Sunday, October 12, 2008

Parent's and In-laws

I know many of you can guess the direction of this post simply from the title... 

Perhaps it's simply best to say that sometimes family can't understand. Sure they love us, and want to support us in any way that they can, but there are times especially in infertility when the concern and grief of relatives is the last thing someone suffering with IF wants. I haven't quite figured out what about IF makes us want to be separate, to hide in the shadows...

Sarah's Dad, just today, said that he and his wife had planned to come over today to share in the grief process with having had our first attempt at IVF fail. They wanted to recognise the fact that for us a life had died, and that it didn't matter that the embryo was never born, it was still a life.  I don't disagree with anything he's just said, and quite frankly no one has ever come to us and said that they understood that that's how we perceived it - so it's great that he understands that, but to be honest that thought does not fill me with a great sense of fulfillment or give me warm fuzzies...

We are about to give it a second go, I'm not saying that we are over the first failure, but it doesn't help us right now to re-live all that emotion and grief. I understand that they will most likely be grieving too at the loss of a potential grandchild - but there is a large part of me that says get off our grief bandwagon - there's only room for two here!

looking at things pragmatically, if we had managed to reach the same stage (and perhaps we have many times!) in pregnancy then no one would know - not even us. The only difference is that we know what stage the embryo was at. To be honest that is a very personal grief. Something we took almost a month to tell our families because at the time I couldn't imagine telling either set of family without dissolving in to a blubbering mess on the floor. But the time came, and we both held it together - both times... But it's amazing. at every stage when we've wanted to keep things to ourselves but really felt like we ought to tell our parents there have only been a couple of times when they have surprised us and behaved the way we hoped they would. Almost every time - the reason we've held off telling them about a stage in the path has been their exact response. Awkward silence, followed by even more awkward words. Having conversations about the ethics of IVF from those who have always made it perfectly clear which side of the fence they stand on.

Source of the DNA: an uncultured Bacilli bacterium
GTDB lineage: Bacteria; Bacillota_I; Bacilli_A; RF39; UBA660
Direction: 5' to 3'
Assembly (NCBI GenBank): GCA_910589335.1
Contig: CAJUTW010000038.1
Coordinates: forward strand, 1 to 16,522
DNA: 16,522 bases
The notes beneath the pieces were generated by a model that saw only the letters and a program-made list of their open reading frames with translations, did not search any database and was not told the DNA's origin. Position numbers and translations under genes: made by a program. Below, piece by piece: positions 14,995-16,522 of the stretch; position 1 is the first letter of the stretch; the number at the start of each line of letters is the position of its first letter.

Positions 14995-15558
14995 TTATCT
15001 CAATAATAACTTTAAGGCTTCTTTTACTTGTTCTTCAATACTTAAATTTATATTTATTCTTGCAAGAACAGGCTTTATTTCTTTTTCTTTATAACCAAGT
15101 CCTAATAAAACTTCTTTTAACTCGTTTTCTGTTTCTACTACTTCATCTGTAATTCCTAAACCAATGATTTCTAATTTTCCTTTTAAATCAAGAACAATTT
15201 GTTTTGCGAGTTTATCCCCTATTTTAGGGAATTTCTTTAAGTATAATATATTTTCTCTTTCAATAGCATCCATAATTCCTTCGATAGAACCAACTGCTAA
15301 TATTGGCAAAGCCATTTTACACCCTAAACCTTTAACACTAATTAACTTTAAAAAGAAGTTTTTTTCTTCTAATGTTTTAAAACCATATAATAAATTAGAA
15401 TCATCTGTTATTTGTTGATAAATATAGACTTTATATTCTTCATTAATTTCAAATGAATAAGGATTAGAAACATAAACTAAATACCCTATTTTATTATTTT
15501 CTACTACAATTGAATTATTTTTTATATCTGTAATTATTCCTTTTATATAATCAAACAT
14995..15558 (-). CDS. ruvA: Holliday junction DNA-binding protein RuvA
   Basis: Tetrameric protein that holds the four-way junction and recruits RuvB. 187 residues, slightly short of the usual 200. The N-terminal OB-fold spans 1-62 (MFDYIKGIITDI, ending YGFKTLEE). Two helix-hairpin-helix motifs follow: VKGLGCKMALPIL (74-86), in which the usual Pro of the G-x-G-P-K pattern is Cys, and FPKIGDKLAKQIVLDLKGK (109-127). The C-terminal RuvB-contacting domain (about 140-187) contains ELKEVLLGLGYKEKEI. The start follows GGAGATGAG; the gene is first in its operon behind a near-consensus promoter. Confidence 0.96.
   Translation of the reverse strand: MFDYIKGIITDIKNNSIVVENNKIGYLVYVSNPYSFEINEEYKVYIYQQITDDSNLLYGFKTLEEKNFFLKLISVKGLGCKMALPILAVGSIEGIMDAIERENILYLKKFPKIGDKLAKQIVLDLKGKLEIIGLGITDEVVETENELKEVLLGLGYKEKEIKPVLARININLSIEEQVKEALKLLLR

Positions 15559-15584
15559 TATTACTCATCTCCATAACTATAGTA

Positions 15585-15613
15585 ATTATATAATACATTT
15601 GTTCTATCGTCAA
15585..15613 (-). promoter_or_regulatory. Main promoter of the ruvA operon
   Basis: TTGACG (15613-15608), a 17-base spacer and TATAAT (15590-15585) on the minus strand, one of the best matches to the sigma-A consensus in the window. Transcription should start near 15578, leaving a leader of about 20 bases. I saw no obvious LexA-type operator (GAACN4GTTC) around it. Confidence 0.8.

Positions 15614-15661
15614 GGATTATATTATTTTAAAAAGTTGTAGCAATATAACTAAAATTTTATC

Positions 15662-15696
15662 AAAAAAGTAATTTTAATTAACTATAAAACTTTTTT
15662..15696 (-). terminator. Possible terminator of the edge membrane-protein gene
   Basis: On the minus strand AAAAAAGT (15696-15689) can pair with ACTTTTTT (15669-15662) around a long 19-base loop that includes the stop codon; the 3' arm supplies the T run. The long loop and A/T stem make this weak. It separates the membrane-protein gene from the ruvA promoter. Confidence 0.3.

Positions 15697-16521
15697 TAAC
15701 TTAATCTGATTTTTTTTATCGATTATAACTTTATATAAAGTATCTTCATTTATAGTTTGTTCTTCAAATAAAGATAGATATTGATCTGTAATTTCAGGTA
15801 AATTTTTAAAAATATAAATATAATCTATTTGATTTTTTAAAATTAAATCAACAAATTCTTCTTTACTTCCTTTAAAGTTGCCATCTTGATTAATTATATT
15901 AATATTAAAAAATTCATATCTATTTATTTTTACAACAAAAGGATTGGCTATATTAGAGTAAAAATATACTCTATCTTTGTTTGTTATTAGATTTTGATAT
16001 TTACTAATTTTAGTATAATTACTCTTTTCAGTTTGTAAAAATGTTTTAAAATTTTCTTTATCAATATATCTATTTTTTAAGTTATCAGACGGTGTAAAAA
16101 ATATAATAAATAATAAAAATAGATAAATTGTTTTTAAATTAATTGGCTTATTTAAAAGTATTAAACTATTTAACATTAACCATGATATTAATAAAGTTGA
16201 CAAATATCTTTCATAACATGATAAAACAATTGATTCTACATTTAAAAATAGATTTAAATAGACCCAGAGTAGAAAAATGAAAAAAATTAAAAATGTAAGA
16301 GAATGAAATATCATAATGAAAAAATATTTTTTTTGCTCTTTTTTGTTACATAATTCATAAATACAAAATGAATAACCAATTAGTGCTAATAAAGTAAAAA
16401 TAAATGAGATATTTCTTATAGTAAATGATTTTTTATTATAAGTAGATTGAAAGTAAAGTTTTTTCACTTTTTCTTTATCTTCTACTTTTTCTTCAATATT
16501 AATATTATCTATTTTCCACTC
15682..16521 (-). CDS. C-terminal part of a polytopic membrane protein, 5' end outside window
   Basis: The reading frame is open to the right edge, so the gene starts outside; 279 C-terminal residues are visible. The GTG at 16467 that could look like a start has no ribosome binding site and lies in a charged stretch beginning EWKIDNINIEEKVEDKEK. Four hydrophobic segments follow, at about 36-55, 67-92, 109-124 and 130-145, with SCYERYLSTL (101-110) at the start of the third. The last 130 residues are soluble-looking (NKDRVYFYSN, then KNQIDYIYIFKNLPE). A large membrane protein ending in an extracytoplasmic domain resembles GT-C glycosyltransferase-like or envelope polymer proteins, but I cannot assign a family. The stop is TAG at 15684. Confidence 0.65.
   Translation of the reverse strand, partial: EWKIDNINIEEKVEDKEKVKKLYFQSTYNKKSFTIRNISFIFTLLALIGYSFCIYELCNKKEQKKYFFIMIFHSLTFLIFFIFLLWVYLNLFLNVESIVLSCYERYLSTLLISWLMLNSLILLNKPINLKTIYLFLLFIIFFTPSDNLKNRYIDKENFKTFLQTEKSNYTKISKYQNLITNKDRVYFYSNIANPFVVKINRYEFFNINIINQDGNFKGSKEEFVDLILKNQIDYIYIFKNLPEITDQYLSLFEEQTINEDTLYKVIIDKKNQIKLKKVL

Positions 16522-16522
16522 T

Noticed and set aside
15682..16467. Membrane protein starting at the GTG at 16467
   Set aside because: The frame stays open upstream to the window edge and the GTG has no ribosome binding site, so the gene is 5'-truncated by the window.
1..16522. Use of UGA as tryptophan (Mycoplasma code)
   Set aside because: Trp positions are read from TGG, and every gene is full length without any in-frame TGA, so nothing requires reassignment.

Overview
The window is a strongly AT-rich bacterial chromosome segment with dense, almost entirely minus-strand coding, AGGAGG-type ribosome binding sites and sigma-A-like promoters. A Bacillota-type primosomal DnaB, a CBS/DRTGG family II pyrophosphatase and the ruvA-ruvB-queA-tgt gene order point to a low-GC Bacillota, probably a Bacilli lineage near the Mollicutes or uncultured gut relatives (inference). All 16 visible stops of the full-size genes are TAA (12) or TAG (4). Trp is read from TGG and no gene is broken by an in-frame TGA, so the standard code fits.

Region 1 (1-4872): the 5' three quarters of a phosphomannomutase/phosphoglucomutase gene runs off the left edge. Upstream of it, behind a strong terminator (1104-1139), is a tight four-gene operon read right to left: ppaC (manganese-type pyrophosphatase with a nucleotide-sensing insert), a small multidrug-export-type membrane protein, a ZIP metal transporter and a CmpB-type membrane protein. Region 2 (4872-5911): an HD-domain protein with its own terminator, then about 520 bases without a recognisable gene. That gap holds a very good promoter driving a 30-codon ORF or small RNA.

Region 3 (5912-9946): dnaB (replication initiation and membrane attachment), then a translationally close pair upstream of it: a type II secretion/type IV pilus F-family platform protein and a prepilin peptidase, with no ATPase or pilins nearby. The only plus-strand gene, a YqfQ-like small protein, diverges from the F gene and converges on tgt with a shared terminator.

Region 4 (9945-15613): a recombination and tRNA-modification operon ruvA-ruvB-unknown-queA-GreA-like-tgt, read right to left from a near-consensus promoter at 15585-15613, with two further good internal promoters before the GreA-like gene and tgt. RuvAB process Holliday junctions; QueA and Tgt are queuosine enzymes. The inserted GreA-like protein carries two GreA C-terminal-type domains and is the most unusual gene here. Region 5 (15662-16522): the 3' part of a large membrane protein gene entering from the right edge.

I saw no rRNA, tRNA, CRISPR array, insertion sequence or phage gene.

I have been thinking though... what would have been the perfect response? How would we have wanted them to respond when we've told them stuff... 

I don't know. I think that there are perhaps some issues that parents are just supposed to stay out of. I know they mean well, and want the best for us, and of course want Grandchildren! But when it comes to your own children - no one has responsibility for them but you as the parent. Sure grandparents are important and have an awesome role to play, but we aren't there yet. 

We are going to be the last ones in both sides of our families to have children. Obviously our parents desperately want grandchildren. Heck it seems that my parents have adopted Sarah's sister's kids as their own grandchildren just cause they are geographically closer to them then Sarah's parents. Actually this probably deserves special mention because it's something that I've brooded over for well over 3 years now... At the oldest grandchild's dedication I noticed on the card from my parents to Sarah's sister and her husband that my parents were calling themselves honorary grandparents! I couldn't believe my eyes! I've never made a big thing of it because obviously they don't realise the implications at our end at discovering something like that! but HELLO???!!! I guess if you are desperate enough you'll get what you want by any means necessary. Perhaps I really don't mean that... But come on... how are we supposed to take that?!

Don't get me wrong, I love my Parents and In-laws, but I guess when it comes down to it we are all guilty of the same thing (yes, even me). We very rarely see anything from anyone else's perspective, and always think that when something goes wrong it's someone else's perspective that needs to change. It's for this reason that I still love my parents and in-laws, and everyone else in the world - because I like to think that deep down there is good in us all (or at least the capacity for it), and that just because I took offense at what someone says or does, it doesn't mean that they intended it to be that way. 

Enough ranting for today??? Yeah, probably :-)

1 comment:

I Believe in Miracles said...

My aunt is like a second mom to me. I'm sure she's going to be a 4th grandmother (my husband has a mom and stepmom, plus my mom) to our children. None of her kids are married, and she really wants to be a grandparent and it doesn't appear that it's happening anytime soon.

We've chosen not to tell our parents because we don't want to deal with reactions and because we're pretty private about the whole thing. It's hard to know where to draw the line in the sand. Maybe letting them know what you do and don't want them involved in?

Per your advice, I do have a couple of IRL friends that I talk to about the IVF in person. 4 that know about the IVF in detail and 1 that just knows we're going through IF. It has been really good. One of them has gone through IVF, one went through IF (she's now pregnant with her 2nd) and two went through IF and never got pregnant.

Thanks for your encouragement about weakness. I'm glad we have such an amazing God. I hope this next IVF produces your miracle.